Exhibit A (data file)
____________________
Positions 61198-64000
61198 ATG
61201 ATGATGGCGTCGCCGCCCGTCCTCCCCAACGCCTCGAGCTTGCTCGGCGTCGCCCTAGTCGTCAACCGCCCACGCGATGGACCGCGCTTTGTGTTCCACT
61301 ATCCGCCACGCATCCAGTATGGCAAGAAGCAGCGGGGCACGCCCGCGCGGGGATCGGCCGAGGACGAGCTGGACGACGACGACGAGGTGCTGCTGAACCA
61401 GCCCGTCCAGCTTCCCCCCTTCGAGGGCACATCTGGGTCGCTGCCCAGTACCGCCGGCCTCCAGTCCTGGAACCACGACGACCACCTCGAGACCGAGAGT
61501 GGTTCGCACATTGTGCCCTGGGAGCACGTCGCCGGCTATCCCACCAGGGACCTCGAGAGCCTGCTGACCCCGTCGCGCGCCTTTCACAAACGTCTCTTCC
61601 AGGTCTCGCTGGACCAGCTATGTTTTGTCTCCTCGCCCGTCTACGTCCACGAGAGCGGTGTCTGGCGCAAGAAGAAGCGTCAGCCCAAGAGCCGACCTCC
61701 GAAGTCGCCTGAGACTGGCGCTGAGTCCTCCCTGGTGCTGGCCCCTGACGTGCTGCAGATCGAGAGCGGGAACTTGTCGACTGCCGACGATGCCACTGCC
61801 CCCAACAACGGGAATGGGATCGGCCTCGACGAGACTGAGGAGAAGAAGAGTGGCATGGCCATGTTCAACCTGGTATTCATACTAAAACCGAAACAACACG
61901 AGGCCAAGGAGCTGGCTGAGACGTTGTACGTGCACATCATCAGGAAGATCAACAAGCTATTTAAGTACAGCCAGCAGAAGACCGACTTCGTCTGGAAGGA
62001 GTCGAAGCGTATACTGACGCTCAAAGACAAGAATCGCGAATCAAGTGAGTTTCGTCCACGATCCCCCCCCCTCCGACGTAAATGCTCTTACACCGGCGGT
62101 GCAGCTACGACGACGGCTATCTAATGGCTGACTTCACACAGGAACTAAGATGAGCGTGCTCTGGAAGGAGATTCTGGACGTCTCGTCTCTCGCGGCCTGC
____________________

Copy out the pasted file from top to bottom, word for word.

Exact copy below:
Positions 61198-64000
61198 ATG
61201 ATGATGGCGTCGCCGCCCGTCCTCCCCAACGCCTCGAGCTTGCTCGGCGTCGCCCTAGTCGTCAACCGCCCACGCGATGGACCGCGCTTTGTGTTCCACT
61301 ATCCGCCACGCATCCAGTATGGCAAGAAGCAGCGGGGCACGCCCGCGCGGGGATCGGCCGAGGACGAGCTGGACGACGACGACGAGGTGCTGCTGAACCA
61401 GCCCGTCCAGCTTCCCCCCTTCGAGGGCACATCTGGGTCGCTGCCCAGTACCGCCGGCCTCCAGTCCTGGAACCACGACGACCACCTCGAGACCGAGAGT
61501 GGTTCGCACATTGTGCCCTGGGAGCACGTCGCCGGCTATCCCACCAGGGACCTCGAGAGCCTGCTGACCCCGTCGCGCGCCTTTCACAAACGTCTCTTCC
61601 AGGTCTCGCTGGACCAGCTATGTTTTGTCTCCTCGCCCGTCTACGTCCACGAGAGCGGTGTCTGGCGCAAGAAGAAGCGTCAGCCCAAGAGCCGACCTCC
61701 GAAGTCGCCTGAGACTGGCGCTGAGTCCTCCCTGGTGCTGGCCCCTGACGTGCTGCAGATCGAGAGCGGGAACTTGTCGACTGCCGACGATGCCACTGCC
61801 CCCAACAACGGGAATGGGATCGGCCTCGACGAGACTGAGGAGAAGAAGAGTGGCATGGCCATGTTCAACCTGGTATTCATACTAAAACCGAAACAACACG
61901 AGGCCAAGGAGCTGGCTGAGACGTTGTACGTGCACATCATCAGGAAGATCAACAAGCTATTTAAGTACAGCCAGCAGAAGACCGACTTCGTCTGGAAGGA
62001 GTCGAAGCGTATACTGACGCTCAAAGACAAGAATCGCGAATCAAGTGAGTTTCGTCCACGATCCCCCCCCCTCCGACGTAAATGCTCTTACACCGGCGGT
62101 GCAGCTACGACGACGGCTATCTAATGGCTGACTTCACACAGGAACTAAGATGAGCGTGCTCTGGAAGGAGATTCTGGACGTCTCGTCTCTCGCGGCCTGC